Every so often a Christian thinker/leader comes along and radically changes my views on something. In college it was C.S. Lewis and John Piper. In seminary it was (among others) Stanley Hauerwas. In the last few years it has been Tim Keller.
Today I’m traveling to the EPC General Assembly. Tonight at the General Assembly Tim Keller is preaching. I am looking forward to it.
I have listen to many of his sermons and lectures. And I have read a few of his books. By far his greatest impact on me has been his ability to interrupt Scripture in a Christ-Centered way.
One of the first times I remember having my mind blown, was listening to a lecture he gave about the story of David and Goliath.
Here’s what he said:
For example, look at the story of David and Goliath. What is the meaning of that narrative for us? Without reference to Christ, the story may be (usually is!) preached as: “The bigger they come, the harder they’ll fall, if you just go into your battles with faith in the Lord. You may not be real big and powerful in yourself, but with God on your side, you can overcome giants…
A better approach … “how is David foreshadowing the work of his greater Son”?… The story is telling us that the Israelites can not go up against Goliath. They can’t do it. They need a substitute. When David goes in on their behalf, he is not a full-grown man, but a vulnerable and weak figure, a mere boy. He goes virtually as a sacrificial lamb. But God uses his apparent weakness as the means to destroy the giant, and David becomes Israel’s champion-redeemer, so that his victory will be imputed to them. They get all the fruit of having fought the battle themselves.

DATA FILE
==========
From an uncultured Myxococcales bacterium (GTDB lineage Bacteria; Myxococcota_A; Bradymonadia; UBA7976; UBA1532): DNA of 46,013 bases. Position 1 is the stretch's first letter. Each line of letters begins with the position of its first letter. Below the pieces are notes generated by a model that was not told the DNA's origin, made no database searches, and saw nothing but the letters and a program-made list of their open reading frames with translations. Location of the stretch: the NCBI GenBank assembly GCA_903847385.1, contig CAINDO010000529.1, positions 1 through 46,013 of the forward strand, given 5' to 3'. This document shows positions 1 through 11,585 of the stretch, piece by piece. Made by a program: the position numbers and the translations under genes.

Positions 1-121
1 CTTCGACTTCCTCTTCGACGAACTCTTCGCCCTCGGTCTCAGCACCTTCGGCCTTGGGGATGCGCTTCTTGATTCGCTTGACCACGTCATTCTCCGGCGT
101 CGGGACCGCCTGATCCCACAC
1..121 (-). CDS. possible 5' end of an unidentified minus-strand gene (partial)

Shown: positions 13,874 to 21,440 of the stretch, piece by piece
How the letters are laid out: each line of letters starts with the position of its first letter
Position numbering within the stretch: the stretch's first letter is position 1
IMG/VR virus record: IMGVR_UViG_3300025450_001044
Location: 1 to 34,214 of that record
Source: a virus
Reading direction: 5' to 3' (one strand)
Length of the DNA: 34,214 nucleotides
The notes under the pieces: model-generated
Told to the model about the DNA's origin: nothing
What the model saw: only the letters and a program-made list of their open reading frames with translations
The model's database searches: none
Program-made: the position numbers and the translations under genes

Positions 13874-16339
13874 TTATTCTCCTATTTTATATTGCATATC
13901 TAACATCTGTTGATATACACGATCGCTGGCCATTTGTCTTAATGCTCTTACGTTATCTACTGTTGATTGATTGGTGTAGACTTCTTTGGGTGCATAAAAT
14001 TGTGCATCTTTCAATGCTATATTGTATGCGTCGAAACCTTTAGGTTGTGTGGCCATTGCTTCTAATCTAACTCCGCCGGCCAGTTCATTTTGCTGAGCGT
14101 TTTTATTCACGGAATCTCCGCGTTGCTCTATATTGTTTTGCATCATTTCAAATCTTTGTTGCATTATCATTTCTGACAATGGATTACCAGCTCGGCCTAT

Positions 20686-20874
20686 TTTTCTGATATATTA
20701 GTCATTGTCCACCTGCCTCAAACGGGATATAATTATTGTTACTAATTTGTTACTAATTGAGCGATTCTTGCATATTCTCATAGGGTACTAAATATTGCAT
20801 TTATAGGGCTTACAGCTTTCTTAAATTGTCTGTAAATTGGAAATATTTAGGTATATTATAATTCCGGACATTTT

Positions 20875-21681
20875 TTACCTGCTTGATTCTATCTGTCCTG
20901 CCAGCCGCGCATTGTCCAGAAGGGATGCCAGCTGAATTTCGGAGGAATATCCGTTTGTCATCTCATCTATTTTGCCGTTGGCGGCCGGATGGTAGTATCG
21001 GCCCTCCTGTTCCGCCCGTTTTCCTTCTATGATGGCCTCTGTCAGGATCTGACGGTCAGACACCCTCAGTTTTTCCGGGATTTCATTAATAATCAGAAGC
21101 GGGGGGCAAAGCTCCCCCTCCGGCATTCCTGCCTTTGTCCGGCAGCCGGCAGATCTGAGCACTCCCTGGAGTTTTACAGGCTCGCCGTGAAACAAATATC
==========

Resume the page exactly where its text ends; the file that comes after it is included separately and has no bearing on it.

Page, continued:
And here comes the clincher:
…There is, in the end, only two ways to read the Bible: is it basically about me or basically about Jesus? In other words, is it basically about what I must do, or basically about what he has done? If I read David and Goliath as basically giving me an example, then the story is really about me. I must summons up the faith and courage to fight the giants in my life. But if I read David and Goliath as basically showing me salvation through Jesus, then the story is really about him.
Until I see that Jesus fought the real giants (sin, law, death) for me, I will never have the courage to be able to fight ordinary giants in life (suffering, disappointment, failure, criticism, hardship).
After hearing this I remember thinking, “I will never read the Bible the same way again.”
I am looking forward to hearing Keller preach tonight. Not because I want hear about what more I need to do. But because I expect to be reminded of what Christ has already done for me.
May all of us today stop striving to get the victory in our own lives, but instead live out of Christ’s victory on our behalf!
Transcript taken from http://www.monergism.com/thethreshold/articles/onsite/moralismkeller.html